YOU would probably think that it is funny for someone to say that she has revisited Indonesia when in fact, she has never been to the country -- not even once in her life, but I was there again last Wednesday by experiencing the place through authentic Indonesian Cuisine.
I was with my fellow journalists to attend the Indonesian Cooking lessons at the House of Indonesia in Ecoland, Davao City. It was my second glimpse into the Indonesian Cuisine as the event was the second of the five cooking demo series that Indonesian Consul General, Berlian Napitupulu, intends to do with their partner hotel, the Marco Polo Davao.
Just like the last time, Marco Polo chefs were invited to learn to prepare and cook Indonesian food through the demonstration made by Consul General Napitupulu’s experienced personal chefs. Marco Polo chefs also returned the favor by bringing Beef Rendang and Kue Kacamata, Indonesian food which they learned to prepare and cook during the first cooking demo, for the guests and the Indonesian consuls to see and try.
This time, guests had the pleasure to learn about Gado-Gado, an Indonesian vegetable salad dressed with peanut sauce. Gado-Gado, which means “mix-mix” when translated to English, is so named because it is prepared by mixing the ingredients with the grounded peanut using mortar and pestle.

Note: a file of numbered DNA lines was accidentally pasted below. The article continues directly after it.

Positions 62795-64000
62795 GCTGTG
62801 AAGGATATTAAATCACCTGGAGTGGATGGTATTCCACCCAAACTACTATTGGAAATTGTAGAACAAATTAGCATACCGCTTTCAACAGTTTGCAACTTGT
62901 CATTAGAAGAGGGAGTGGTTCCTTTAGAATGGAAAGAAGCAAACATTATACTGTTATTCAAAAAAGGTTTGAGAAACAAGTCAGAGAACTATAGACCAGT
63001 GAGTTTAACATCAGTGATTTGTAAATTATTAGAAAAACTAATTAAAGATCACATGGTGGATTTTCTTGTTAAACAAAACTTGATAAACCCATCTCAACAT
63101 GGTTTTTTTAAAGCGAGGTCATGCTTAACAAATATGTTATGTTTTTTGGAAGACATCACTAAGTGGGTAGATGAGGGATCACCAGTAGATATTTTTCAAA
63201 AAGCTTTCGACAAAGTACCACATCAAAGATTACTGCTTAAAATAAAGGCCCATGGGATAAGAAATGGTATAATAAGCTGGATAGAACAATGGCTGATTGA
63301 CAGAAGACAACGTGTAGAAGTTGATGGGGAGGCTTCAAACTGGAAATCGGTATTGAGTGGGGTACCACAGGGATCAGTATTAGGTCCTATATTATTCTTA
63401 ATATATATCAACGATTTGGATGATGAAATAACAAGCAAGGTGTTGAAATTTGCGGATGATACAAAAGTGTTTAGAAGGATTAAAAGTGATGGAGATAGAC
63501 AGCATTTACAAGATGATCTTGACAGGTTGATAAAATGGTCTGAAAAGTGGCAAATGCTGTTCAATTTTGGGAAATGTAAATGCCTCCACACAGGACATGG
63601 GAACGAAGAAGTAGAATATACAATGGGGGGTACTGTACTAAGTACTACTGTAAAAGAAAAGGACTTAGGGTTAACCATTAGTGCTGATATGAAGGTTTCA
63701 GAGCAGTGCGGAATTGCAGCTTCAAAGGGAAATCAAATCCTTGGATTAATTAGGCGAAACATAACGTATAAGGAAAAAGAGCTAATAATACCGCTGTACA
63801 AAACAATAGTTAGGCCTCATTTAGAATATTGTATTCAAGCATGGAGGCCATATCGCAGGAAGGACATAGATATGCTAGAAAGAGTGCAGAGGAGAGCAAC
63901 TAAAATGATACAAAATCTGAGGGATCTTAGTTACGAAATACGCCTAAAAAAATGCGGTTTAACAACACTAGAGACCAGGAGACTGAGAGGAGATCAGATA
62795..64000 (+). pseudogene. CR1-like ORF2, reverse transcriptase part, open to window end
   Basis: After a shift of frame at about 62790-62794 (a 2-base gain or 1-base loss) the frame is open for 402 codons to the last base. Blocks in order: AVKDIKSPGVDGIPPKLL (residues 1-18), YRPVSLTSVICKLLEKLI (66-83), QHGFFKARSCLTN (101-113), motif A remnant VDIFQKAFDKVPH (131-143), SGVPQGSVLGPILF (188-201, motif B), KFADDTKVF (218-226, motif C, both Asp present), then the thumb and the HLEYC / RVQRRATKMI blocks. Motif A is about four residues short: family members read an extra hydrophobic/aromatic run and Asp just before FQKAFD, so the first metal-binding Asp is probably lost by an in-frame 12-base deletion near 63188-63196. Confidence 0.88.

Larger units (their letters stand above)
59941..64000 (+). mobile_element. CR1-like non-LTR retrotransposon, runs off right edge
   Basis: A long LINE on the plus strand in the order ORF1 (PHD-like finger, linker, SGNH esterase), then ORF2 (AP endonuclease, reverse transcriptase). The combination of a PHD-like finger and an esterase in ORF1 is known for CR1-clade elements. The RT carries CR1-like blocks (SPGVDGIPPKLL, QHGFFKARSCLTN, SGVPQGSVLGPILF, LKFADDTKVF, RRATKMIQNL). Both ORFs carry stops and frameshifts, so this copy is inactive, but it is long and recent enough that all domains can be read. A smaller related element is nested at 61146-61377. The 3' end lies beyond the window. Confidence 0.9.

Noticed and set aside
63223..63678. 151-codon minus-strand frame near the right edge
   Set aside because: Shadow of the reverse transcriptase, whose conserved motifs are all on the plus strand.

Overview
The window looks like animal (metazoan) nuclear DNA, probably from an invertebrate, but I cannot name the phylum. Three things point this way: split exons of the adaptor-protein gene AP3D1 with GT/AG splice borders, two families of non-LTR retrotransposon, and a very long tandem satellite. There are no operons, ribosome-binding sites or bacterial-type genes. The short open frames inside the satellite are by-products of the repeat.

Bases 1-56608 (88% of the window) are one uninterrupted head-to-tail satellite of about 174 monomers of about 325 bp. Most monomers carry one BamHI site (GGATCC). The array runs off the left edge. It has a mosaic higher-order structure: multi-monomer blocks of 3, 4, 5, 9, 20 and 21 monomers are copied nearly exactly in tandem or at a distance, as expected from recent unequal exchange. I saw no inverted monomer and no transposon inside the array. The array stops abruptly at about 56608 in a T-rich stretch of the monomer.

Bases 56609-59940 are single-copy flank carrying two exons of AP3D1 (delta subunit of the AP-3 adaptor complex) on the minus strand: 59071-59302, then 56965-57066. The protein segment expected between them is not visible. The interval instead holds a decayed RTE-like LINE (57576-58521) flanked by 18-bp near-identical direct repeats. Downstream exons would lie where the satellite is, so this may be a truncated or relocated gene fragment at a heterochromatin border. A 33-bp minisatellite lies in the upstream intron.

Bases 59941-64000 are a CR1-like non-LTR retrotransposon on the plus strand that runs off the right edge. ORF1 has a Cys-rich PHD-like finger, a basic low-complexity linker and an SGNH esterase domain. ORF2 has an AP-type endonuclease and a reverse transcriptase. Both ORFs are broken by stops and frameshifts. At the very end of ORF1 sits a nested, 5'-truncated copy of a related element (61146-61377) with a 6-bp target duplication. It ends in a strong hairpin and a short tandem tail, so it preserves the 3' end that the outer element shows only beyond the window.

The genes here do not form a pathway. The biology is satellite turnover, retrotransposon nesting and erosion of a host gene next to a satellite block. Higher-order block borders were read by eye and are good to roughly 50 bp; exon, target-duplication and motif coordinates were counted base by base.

By looking at how the salad was prepared, I had the impression that it would taste weird to a Filipino like me who is used to salty and sour salad dressing. Who wouldn’t?
Just imagine its ingredients: Snake Beans, Kangkong, Bean Sprouts, Carrots, Potatoes, Chayote, Eggplants, Tofu and peeled hardboiled eggs poured with a dressing mainly made from grounded roasted peanut, Chili, Tamarind Juice, palm sugar and salt.
But I was wrong, I actually enjoyed it – it’s like a healthy sweet treat where you could enjoy the dominant taste of the sweet peanut sauce that wrapped the other ingredients. If it was not for my other work assignments that were needed to be done that day, I would probably have a second helping of the salad.
Another food that is closer to my heart is their Sop Buntut or Oxtail soup in English. It’s like the Filipino dish, Bulalo – the saltiness of the soup and its vegetable ingredients are just almost similar to the dish except it is using cut oxtail.
Guests indeed had the chance to know more about Indonesia and are even becoming more associated now than before through the Indonesian culinary experience. As Consul General Napitupulu puts it during the event, “Diplomacy starts in the stomach.”